GENESEO — Livingston County Administrator Ian M. Coyle and Public Health Director Jennifer Rodriguez announced Tuesday they are implementing a major recruitment drive for the Livingston County Medical Reserve Corps (MRC), a program that allows residents to help the County prepare for and assist with disasters and other public health related events.

Following many disasters, large numbers of people often come forward to help. Many of those well-meaning volunteers are turned away because without special training, or a management structure to guide them, their presence at an emergency scene can be unsafe for volunteers and for public health and safety personnel responding to the incident.

The Livingston County MRC, a program coordinated by the Livingston County Department of Health, is designed to leverage the good will and desire to help that many people display in the wake of a disaster. It offers both medical and non-medical volunteers a chance to be part of a network of people who are trained and ready to respond to various incidents in Livingston County.

The Livingston County MRC is part of a national program developed to help local communities organize for an emergency. Large-scale natural or man-made disasters have the potential to overwhelm a community. These emergencies are often too large for local government agencies to handle alone, and often require assistance from state and federal agencies -- assistance which can be delayed in the first hours of a disaster.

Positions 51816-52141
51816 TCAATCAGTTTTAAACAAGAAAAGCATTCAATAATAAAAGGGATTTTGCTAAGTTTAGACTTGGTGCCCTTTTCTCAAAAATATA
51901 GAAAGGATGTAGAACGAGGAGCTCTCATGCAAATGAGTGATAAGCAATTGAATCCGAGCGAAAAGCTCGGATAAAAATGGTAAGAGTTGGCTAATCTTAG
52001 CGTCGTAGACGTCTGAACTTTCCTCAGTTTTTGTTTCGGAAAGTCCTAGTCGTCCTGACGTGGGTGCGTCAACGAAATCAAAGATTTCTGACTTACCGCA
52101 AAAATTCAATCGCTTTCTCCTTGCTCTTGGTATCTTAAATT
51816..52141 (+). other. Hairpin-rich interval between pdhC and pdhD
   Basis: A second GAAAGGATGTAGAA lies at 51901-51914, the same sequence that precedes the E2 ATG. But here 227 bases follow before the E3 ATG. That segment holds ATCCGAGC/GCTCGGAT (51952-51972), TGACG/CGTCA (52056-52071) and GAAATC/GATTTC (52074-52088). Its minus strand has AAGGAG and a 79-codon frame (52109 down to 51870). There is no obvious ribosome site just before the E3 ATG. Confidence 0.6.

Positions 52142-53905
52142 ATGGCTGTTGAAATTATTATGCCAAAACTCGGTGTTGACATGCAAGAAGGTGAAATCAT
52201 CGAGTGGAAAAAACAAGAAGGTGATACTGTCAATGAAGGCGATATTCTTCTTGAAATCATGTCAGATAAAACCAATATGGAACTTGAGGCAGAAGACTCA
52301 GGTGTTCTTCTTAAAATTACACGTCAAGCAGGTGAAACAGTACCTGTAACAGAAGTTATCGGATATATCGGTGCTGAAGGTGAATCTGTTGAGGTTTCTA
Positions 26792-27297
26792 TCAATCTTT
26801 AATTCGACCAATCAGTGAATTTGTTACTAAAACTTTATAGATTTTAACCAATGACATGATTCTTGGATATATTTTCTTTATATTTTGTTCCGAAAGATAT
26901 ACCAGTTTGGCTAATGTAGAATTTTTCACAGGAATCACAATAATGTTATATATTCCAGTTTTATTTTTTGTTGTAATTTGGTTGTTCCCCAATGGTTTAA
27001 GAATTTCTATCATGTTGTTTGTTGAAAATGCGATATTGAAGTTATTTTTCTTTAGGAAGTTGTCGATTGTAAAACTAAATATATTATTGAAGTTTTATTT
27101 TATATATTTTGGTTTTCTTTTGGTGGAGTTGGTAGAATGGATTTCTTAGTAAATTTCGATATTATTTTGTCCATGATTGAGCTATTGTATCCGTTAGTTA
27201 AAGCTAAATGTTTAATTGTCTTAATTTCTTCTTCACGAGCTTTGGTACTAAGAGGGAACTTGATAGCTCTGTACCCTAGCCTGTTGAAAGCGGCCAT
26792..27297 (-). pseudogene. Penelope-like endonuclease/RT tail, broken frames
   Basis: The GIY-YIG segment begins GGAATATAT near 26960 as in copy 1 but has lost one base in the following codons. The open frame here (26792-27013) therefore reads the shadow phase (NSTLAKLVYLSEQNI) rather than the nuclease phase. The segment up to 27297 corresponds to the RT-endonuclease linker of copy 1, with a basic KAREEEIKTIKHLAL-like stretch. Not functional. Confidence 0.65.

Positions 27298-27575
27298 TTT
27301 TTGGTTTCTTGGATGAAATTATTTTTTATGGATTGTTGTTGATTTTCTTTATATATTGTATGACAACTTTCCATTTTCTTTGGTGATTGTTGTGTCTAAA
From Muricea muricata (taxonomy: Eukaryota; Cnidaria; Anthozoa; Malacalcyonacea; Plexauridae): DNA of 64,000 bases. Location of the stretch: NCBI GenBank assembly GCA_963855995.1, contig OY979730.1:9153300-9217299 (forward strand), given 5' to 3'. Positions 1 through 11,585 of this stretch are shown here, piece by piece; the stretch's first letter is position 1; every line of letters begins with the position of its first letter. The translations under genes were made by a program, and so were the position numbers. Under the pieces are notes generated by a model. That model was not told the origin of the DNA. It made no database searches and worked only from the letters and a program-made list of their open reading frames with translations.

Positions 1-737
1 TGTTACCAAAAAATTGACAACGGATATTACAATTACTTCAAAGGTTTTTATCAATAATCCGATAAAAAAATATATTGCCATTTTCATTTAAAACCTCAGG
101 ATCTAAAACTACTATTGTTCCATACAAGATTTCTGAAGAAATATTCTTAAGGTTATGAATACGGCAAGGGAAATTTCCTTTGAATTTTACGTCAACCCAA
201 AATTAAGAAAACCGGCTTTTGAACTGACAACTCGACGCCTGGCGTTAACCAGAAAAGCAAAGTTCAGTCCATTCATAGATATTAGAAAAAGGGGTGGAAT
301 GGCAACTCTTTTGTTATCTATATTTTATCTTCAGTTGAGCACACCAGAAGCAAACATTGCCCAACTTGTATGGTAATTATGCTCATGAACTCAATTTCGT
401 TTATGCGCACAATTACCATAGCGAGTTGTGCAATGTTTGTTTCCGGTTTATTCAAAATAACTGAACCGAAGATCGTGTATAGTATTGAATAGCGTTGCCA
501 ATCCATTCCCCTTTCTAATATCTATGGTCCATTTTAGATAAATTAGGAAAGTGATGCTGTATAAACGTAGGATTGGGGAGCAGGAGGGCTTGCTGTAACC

Through the Livingston County MRC, volunteer doctors, nurses, pharmacists, dentist and EMTs, learn how to assist in the response to a disaster affecting Livingston County. People without medical training are also encouraged to join the Livingston County MRC, as their non-medical skills are also critical during a response. Volunteers are provided valuable training free of charge, and learn how to prepare themselves and their families during an emergency.

"I want everyone in Livingston County to consider joining the Livingston County Medical Reserve Corps; people in our medical, health and business communities, our residents, our college students, retirees - anyone who wants to help," said Coyle in announcing the recruitment drive. "We're looking for everyday heroes to help make Livingston County safer and more prepared."

Joining the program is quick and easy, and volunteers receive free training - including an on-line course developed in partnership with the Harvard's Center for Public Health Preparedness. Please call (585) 243-7299 for more information.